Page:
The phylum Arthropoda (arthro-, jointed; -pod, foot) was recognized by early systematists as a discrete (monophyletic) group because of the distinctive nature of their jointed appendages. The primitive condition for arthropods is for each segment of the body to bear a single pair of multi-segmented appendages. With the increasingevolutionary specialization of different body regions (tagmosis), the legs have also become regionally differentiated. Arthropod legs have become specialized for, among other things, walking, jumping, feeding, carrying eggs, respiration (aquatic and terrestrial), sperm transfer, and swimming. In some groups (such as Crustacea) these specializations may even be found on the same individual! The terminologythat has developed around identifying homologous elements in arthropod legs is extremely complex. Arthropods show two basic leg configurations: uniramous and biramous. Uniramous appendages are present in insects (Fig. 5.1F), myriopods, chelicerates (Fig. 5.1E), trilobites
Figure 5.1 Comparison of various arthropod limb types (Brusca & Brusca, 1990).
(Fig. 5.1D) and some crustaceans (Fig.5.1C). In uniramous appendages the leg consists of a large, basal coxa, which gives rise to the elongate telopodite. While uniramous limbs may have additional branches, called epipodites, these invariably arise from the coxa. True biramous limbs are only present in the Crustacea (Fig. 5.1A). In biramous appendages the basal segment is again the coxa, but arising laterally from the trochanter is asecond ramus of the leg, the exopodite. To make matters worse, the biramous limbs of the Crustacea may also have epipodites (arising from the coxa), thus appearing multiramous.
Figure 5.2 Body postures in selected arthropods (Manton, 19--).
Trilobites (Fig. 5.1D) present an exceptionally difficult morphology which has been interpreted as either biramous or uniramous. We shall follow Snodgrass(1935) and Brusca & Brusca (1990) and consider the outer ramus of the trilobite limb an epipodite, thus interpreting their limbs as uniramous.
Examine the demonstration of an onychophoran. Note that the integument is entirely flexible and only the claws on the appendages are sclerotized, and that the ringed trunk is not segmented externally. The unsegmented appendages, lobopods, expand andcontract accordian-like when the onychophoran walks.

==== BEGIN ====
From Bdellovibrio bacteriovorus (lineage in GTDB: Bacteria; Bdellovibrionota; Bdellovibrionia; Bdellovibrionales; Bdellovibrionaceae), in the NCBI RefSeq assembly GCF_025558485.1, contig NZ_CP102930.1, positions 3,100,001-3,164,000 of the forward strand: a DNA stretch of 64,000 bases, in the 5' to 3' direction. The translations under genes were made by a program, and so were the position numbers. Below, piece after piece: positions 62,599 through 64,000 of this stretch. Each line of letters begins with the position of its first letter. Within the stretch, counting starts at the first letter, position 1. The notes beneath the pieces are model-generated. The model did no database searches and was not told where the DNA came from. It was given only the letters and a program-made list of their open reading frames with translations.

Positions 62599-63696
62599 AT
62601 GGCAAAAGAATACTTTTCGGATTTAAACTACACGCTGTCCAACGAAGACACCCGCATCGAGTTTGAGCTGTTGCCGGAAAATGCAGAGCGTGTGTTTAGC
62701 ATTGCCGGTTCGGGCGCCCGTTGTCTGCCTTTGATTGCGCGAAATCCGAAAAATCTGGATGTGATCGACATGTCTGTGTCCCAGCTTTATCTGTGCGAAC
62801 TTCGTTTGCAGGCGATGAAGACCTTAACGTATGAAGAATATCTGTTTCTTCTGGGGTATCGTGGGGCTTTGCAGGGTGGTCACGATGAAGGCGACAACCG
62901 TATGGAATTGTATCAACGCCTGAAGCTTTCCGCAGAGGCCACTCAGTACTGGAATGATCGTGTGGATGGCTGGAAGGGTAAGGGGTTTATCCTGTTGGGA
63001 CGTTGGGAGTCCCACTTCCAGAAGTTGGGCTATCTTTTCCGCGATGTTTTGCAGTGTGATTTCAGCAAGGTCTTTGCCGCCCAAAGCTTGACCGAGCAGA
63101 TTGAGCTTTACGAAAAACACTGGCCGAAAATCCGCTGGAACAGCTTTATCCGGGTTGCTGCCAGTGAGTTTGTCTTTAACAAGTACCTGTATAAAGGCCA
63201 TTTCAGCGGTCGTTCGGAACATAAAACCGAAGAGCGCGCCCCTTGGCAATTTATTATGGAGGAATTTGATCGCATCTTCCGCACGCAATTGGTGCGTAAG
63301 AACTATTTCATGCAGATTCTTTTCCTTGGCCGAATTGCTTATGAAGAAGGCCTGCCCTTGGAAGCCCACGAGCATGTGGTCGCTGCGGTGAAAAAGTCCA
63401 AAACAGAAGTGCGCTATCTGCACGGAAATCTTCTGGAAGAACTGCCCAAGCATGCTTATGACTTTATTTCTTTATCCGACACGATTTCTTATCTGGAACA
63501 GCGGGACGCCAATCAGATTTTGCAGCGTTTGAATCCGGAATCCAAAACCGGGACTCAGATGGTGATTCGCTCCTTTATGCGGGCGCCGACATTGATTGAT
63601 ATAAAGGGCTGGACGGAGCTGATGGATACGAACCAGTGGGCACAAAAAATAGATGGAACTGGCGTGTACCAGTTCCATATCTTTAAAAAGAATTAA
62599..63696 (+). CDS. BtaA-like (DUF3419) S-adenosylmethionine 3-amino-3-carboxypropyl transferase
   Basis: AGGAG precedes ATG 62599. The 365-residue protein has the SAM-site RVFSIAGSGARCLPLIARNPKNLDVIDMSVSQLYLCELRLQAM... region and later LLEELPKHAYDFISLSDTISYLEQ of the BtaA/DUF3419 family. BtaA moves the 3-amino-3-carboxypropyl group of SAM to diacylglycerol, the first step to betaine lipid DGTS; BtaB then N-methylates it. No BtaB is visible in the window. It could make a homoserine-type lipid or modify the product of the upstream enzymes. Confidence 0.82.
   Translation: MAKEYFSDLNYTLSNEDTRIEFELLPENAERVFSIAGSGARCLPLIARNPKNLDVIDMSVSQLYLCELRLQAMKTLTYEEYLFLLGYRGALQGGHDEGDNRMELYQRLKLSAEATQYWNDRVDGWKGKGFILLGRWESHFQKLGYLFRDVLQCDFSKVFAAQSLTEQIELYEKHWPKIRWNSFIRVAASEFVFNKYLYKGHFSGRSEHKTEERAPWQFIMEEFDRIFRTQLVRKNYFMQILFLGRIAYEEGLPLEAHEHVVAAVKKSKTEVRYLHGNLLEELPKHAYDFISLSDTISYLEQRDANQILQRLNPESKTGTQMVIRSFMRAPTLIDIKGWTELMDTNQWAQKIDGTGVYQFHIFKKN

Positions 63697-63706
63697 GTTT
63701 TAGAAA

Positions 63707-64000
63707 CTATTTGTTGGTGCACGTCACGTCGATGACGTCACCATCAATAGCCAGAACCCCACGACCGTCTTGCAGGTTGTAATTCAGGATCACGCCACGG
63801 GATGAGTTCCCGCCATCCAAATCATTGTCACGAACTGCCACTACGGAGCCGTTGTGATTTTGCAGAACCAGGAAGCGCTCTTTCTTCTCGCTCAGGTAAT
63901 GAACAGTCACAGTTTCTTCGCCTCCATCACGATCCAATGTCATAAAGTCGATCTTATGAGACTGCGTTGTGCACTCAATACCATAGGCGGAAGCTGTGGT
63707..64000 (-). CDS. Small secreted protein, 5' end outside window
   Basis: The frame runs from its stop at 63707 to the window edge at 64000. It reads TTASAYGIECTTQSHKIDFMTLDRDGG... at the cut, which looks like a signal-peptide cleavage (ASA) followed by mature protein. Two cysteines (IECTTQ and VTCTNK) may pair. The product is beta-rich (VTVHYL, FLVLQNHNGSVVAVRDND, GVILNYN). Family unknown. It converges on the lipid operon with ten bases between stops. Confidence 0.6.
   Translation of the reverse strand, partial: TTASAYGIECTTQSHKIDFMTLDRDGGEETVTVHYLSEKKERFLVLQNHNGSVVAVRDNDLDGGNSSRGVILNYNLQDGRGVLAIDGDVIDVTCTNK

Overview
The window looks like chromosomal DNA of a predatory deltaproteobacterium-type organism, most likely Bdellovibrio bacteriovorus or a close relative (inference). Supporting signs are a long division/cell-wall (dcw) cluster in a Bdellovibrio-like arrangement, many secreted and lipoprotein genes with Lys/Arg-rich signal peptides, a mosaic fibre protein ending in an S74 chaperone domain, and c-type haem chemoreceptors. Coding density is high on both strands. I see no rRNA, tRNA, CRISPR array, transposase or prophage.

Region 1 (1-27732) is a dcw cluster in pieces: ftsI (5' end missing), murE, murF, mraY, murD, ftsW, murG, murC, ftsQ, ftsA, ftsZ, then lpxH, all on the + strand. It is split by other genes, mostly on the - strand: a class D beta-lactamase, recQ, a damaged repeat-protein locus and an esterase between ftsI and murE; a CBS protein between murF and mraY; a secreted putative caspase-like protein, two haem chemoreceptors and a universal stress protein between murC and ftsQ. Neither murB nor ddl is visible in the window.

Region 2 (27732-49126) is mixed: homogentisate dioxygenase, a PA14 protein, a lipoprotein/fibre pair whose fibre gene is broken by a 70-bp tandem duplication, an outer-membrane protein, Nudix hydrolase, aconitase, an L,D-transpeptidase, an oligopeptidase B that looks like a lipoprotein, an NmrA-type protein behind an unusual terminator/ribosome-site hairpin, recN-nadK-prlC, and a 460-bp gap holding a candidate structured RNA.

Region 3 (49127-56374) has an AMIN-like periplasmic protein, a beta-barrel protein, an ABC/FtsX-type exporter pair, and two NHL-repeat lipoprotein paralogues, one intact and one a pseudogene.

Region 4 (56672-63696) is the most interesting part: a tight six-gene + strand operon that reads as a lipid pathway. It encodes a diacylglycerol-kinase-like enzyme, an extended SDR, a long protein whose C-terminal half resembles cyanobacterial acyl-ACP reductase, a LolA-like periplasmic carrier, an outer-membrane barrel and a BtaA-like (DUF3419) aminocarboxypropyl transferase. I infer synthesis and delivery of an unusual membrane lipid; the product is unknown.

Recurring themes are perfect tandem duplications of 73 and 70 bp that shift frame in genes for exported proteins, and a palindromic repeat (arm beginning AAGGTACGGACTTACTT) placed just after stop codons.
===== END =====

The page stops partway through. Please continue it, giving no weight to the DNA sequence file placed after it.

Examine the demonstration of a pleopod (abdominal appendage) of a crayfish, an example of a biramous appendage typical of Crustacea (Fig. 5.3). Note that there are two branches arising from the second podite: an inner branch (the telopodite) and an outer branch (an exopodite).
Obtain a live daddy-longlegs (Arachnida:Opiliones) and observe its locomotion. In what order are the legs moved? Where is the knee? How is the leg brought forwards and back (protraction and retraction) in relation to the body? How is the body held in relation to the legs? Can the animal move backwards?
Figure 5.3 Crayfish pleopods (Snodgrass, 1935).
Obtain a live millipede (Myriapoda: Diplopoda) and ask the same questions as youdid for the daddylonglegs (the knee will probably not be visible). Note how the waves of leg movement pass down the animal.
Obtain a preserved lubber grasshopper (Romalea micropteryx). Examine the legs and identify the following podites (using Fig. 5.4 for help):
coxa trochanter femur tibia tarsus pretarsus
Figure 5.4 Middle leg of a grasshopper (Snodgrass, 1935).
Move the frontand middle leg with your fingers. Observe how the podites move in relation to each other. At which joints do the following motions occur?
promotion-remotion of the coxa levation-depression of the leg abduction-adduction
Examine the tibia-femoral joint in detail. Locate the arthrodial membrane joining the podites and the articulations (the hinges upon which the tibia swings). Is this a...